Season 5 of the hit series Merlin premiered on Sy Fy last night (BBC viewers have already seen the entire season). Fortunately, I’ve avoided all the spoiler sites before viewing this season. I haven’t been so excited about a season premiere in years since this will be the last season of Merlin and it’s been my favorite television show since the cancellation of The Lost World (that’s another Arthurian blog for the future). All that said, I was a bit disappointed in this season premiere, although I did a good job of setting up the rest of the season, which I trust will just continue to build.
As usual, there was plenty of repartee between Merlin and Arthur. The series is worth watching if only to watch the interaction between these two characters. Colin Morgan is a fabulous actor and his character really came into his own at the end of last season when he openly demonstrated his magic to Agravaine. Bradley James also plays his somewhat stuck-up Arthur quite well. These two characters did not disappoint at all.
The season opens after three years of peace in Camelot, followed by the disappearance of Gwain (why isn’t his name spelled Gawain in the series?), Percival, and several other knights on a mission. Arthur sets out to find the knights. Gawain and Percival are revealed to the viewer as imprisoned in a dark cave with the others, apparently being forced to pound rocks and do hard labor – although I noticed it couldn’t be too hard since their hair was still combed perfectly and they were devoid of sweat. I won’t give away much more of the plot. Arthur and Merlin have yet to find Gwain and company when the episode ends.
Then there was a young serving girl at Camelot named Sefa who seemed to have eyes for Merlin. She and Gwen become friends, but she is also the daughter of a sorcerer so she ultimately betrays Guinevere and Camelot’s trust. When Guinevere discovers this, since Arthur is away seeking Gwain, she sentences Sefa to death. Clearly, the viewer is to be stunned by Guinevere’s harshness, and Gaius appears surprised from the expression on his face. What is up with Guinevere’s lack of humanity? She is following the rules of Camelot, but considering her own father was burnt at the stake by Arthur’s father, you would think she’d be a bit more sympathetic (I never have figured out why she stuck around Camelot after that happened; I’d have left rather than marry the son of my father’s murderer – I’ve never been a fan of Uther in the series) – that said, Guinevere assumes Sefa’s father is siding with Morgana, who is a threat to everyone at Camelot. This scene suggests something major is going to happen with Guinevere this season – we will have to wait and see. Throughout the series (no offense to Angel Coulby’s acting skills; it’s the weakness of the script at fault), Guinevere has been the least appealing character, having no real chemistry with Arthur and being somewhat unbelievable as his love interest considering she is a serving maid. And while I’m all for multiculturalism, we never have had an explanation for why Guinevere and her family are the only black people in Camelot – where did they come from? I am hoping there is some mystery about Guinevere’s past, perhaps one even she does not know, that will be revealed before the season is over.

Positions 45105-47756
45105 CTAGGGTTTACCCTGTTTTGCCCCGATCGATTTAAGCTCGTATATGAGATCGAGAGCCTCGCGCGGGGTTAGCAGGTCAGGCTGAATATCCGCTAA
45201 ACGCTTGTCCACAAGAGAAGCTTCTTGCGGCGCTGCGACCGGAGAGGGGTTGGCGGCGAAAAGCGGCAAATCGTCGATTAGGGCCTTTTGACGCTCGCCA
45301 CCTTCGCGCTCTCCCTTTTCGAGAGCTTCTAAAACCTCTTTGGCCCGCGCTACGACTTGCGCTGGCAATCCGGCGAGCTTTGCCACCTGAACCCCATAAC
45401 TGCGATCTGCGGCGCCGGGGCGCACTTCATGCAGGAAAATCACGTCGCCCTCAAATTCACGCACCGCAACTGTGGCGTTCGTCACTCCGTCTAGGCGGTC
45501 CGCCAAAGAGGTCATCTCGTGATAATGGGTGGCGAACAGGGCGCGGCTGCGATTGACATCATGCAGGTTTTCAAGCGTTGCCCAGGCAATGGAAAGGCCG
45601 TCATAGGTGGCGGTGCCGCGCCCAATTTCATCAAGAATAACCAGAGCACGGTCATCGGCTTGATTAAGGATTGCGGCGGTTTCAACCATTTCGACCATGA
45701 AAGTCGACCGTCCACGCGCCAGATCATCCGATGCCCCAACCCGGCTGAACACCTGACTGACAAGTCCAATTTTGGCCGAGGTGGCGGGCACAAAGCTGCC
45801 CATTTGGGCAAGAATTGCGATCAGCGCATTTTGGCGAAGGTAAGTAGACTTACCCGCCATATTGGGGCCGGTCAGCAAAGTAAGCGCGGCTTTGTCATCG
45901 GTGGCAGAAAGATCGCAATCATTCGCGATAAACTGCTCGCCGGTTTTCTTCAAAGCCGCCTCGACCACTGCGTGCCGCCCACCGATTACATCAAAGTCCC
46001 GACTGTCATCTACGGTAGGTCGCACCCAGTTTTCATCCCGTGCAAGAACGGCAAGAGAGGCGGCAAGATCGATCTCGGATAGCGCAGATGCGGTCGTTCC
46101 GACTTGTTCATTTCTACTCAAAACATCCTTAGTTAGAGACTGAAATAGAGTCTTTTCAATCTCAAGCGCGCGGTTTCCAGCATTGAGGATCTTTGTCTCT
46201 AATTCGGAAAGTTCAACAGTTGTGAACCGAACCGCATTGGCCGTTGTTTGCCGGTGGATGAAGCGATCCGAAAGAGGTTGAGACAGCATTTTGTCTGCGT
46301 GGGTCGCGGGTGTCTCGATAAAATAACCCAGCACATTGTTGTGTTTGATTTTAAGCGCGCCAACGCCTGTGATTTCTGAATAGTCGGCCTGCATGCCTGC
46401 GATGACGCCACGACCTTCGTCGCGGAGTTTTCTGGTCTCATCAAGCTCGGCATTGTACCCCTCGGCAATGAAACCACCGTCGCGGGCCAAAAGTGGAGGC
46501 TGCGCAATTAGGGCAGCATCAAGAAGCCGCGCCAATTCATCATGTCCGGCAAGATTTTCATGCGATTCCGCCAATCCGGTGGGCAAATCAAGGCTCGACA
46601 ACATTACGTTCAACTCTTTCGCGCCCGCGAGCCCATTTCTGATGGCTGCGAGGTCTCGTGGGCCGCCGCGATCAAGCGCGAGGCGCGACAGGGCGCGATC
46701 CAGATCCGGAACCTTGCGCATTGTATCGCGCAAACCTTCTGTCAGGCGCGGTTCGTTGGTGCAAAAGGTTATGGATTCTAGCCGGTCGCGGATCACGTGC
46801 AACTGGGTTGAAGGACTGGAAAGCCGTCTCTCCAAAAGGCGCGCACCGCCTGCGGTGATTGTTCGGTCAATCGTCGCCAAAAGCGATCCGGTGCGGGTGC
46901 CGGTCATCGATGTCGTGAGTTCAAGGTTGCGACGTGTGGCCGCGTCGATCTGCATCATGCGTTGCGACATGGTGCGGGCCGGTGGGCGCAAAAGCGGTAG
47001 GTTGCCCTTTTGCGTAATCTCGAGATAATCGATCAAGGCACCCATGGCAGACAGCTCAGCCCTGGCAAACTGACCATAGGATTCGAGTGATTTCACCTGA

Finally, for me the highlight of this entire episode was the appearance of Mordred at the end, no longer a boy, but a young man, and still in alliance with Morgana. When Merlin and Arthur are captured and their death appears imminent, Mordred appears, making certain their lives are spared, at least temporarily, so he can bring them to Morgana.
As for what happens next, we must wait but the previews for the future episodes look fabulous. Will magic and the old religion ultimately prevail – a part of me seriously hopes so, but regardless, I’m sure Morgana will be defeated (poor Morgana, most interesting character in the show, most misunderstood – but someone has to be the villain). For magic and the old religion to be restored, it will take Merlin revealing his secret of having magic to Arthur. And since Merlin in this episode had a dream that Mordred would slay Arthur, I don’t foresee a happy ending. Nevertheless, I can’t wait to see how the rest of this season plays out. Will the legend’s ending be changed? Even if a happy ending is created for the series, the end of the best Arthurian television series ever will be a sad one.
Tyler Tichelaar, Ph.D. is the author of King Arthur’s Children: A Study in Fiction and Tradition. He is currently working on a series of novels about Arthur’s descendants. You can visit Tyler at www.ChildrenofArthur.com